Grey Hair and “Goodnight Moon”

Teresa Johnson is 48 and the mother of 2-year-old Nicolaus. Most of her friends have children in high school and college, and Johnson smiles when she talks about getting potty-training advice from coworkers who are 15 years younger than she is.

At the park, she often gets asked how old her grandson is. She’s not alone. These days more and more women are becoming moms after age 40.

They’re delaying starting their families to develop a career, choose a mate, settle into married life and stash away a little money. Some women don’t find the man they want to spend the rest of their life with until their most fertile years have passed, and some are starting another family in their second marriage.

Adoption is on the rise, and advancements in assisted reproduction are impacting the trend, as well. The pregnancy rate in women over 40 is rising faster than in any other age group. The number of live births to women ages 40-44 in the United States more than doubled between 1981 and 2003, according to the Centers for Disease Control and Prevention/National Center for Health Statistics.

“Fifteen years ago, I’d say less than 10 percent of our patients were over 40,” says Dr. Nancy Teaff, an obstetrician-gynecologist and assisted reproduction specialist with Reproductive Endocrinology Associates of Charlotte. “Now, about 20 percent are 40 or older.”

She adds, “Forty is the new 30 ? for the most part, women today look young and feel young.”

Keep a Sense of Humor, Build Stamina
Johnson and her husband, Eric, who is 45, found out she was pregnant the day they turned in their adoption paperwork. Now, keeping up with a toddler is their greatest joy … even though others often assume they’re Nicolaus’ grandparents.

“I stick out at the playground,” says Johnson. “And when I buy him clothes, I’m always asked if I want a gift receipt.”

Claire Clark, too, says it’s difficult when she’s walking with her daughter, Caroline, in her Huntersville neighborhood and she’s mistaken as the 5-year-old’s grandmother. Clark, 46, and her husband, Jim, 44, adopted Caroline from Russia in 2004 after undergoing five years of fertility treatments.

“We try not to let it bother us,” says Clark about strangers’ comments. But she admits she’s done the math and realizes she will be 60 when Caroline is in college. “And we joke about ‘if we’re alive for her wedding.’ Jim and I try to keep a sense of humor about our age, even if we do feel tired sometimes.”

Sleepless nights and toddler tantrums certainly can take a toll and make forty-somethings feel more feeble than frisky. Teaff, however, says her patients know what they’re in for. “Going through the infertility process takes stamina, too, and my patients talk about having lots of energy. But the reality of having a toddler is something you don’t understand until you have one.”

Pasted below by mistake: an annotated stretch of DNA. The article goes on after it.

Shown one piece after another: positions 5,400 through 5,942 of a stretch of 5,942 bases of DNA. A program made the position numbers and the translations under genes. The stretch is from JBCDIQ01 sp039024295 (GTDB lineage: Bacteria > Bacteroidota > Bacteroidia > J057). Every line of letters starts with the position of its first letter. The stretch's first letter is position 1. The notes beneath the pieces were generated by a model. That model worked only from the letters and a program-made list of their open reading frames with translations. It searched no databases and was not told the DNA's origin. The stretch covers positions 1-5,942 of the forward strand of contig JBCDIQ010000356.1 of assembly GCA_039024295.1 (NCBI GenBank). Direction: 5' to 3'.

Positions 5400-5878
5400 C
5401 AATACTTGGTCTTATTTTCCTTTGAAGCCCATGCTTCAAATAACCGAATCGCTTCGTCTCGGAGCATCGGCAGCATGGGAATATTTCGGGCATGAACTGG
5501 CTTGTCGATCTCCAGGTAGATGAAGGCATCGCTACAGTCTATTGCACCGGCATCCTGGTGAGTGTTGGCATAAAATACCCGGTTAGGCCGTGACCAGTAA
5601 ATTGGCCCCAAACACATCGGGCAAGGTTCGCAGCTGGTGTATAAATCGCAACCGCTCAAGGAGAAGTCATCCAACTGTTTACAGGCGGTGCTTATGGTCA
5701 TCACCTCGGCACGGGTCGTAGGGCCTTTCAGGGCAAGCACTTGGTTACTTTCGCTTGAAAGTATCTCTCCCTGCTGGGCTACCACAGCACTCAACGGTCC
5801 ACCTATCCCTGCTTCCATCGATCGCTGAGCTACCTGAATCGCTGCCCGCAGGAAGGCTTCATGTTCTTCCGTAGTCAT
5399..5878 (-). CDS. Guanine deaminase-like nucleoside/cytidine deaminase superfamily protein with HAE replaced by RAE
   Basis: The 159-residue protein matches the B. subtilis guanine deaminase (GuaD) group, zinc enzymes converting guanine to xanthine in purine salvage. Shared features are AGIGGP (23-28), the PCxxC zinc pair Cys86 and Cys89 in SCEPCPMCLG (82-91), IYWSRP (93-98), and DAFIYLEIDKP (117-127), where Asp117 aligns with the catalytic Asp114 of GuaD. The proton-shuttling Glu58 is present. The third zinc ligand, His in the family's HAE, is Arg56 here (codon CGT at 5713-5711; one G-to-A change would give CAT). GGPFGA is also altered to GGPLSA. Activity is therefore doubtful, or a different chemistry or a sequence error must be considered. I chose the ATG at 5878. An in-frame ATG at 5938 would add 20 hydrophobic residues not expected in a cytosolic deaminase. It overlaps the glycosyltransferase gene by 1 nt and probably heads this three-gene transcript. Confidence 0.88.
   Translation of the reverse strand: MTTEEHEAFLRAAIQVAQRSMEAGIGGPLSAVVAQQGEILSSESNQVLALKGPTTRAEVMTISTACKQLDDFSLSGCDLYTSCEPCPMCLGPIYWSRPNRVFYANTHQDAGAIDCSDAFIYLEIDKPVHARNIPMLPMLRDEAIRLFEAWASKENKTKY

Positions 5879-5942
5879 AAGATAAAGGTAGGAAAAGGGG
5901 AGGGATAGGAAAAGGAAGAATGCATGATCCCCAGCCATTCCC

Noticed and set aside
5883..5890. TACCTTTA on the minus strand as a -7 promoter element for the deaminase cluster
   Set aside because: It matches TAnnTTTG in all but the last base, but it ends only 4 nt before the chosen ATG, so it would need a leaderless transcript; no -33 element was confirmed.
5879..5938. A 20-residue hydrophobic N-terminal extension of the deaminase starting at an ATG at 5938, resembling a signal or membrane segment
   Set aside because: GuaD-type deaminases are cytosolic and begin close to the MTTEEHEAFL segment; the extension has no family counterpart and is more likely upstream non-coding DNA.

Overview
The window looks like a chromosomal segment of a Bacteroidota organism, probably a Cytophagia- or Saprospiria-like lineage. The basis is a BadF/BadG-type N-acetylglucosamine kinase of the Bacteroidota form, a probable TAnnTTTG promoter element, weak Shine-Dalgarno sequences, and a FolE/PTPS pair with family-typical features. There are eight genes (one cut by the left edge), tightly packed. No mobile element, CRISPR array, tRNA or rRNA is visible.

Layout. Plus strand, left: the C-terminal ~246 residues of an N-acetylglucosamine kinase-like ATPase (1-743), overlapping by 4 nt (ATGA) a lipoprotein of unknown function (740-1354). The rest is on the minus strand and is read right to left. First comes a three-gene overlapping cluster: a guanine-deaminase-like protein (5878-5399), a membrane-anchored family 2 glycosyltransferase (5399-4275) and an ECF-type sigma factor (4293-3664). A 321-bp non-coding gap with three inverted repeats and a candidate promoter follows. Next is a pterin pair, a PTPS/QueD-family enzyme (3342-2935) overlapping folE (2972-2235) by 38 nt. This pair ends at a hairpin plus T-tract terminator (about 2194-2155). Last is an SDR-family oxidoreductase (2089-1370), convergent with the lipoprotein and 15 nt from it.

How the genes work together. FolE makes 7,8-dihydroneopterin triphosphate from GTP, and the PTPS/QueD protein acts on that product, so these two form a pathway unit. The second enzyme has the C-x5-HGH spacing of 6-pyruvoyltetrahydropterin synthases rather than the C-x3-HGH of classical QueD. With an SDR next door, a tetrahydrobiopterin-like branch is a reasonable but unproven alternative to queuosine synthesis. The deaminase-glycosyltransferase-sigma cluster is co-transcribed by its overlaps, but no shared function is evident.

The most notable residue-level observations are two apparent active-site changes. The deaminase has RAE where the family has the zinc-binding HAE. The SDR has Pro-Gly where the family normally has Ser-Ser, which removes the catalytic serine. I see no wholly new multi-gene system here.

Celebrate Your Wisdom
Carrie Reinecke, a clinical child and family therapist with Carolina Parenting Solutions, says older parents can bring life experience, patience and creativity to the picture, even though they may struggle with the needed energy to manage lack of sleep and more advanced career issues alongside play dates and preschool interviews.

Clark says she thinks she and her husband are able to “appreciate the little moments” more than younger parents can.

And according to Teaff, older parents who have stable careers and some money in the bank, often “are much more committed to parenting and putting their all into parenthood.” They are more able to have outside help and hire babysitters, she adds.

Dr. Anne Walker, a Charlotte pediatrician, says older parents can bring more wisdom and maturity to the raising of young children. “I think it’s wonderful if an older parent can put on the spontaneity of a younger parent, and at the same time, have the insight, settledness and security of an adult who, hopefully, is not growing up at the same time as his or her child.”

She also has firsthand knowledge on the subject. “I am having a blast being a 50s mommy, although I must admit, sitting cross-legged on the floor playing UNO isn’t so easy on those middle-age knees,” says Walker, who was 47 when her first two adopted children (she now has three) came to live with her and her husband, Tim. Walker is now 52, and her husband is 57.

Reinecke advises older parents to remember that their age is much less of a factor in childrearing than their perception, acceptance and feelings about being a parent over 40. “Older moms need to ‘own it,” she says. “They generally have waited a long time to experience that magical transformation from independent beings to caregivers, so entering into that role with confidence, acceptance and joy is the key. Celebrate the joy of parenting and relish it every day.”

How to ‘Own’ Being an Older Parent
Local family and parenting therapist Carrie Reinecke offers parents in their 40s the following tips:
• Enter the store and step foot onto the playground with joy and confidence; focus on what’s important to yourself and your child.
• Be prepared for those “How old is your grandchild?” questions with answers such as “No, I’m the lucky mommy here!” or “Actually, I’m the one blessed to mother this amazing kid!” Smile big, hug your child and move along.
• Find support among other local moms in their 40s. Try becoming part of a parenting social networking site, such as CharlotteMommies.com or MomsLikeMe.com.

Lee McCracken is an associate editor with Charlotte Parent magazine.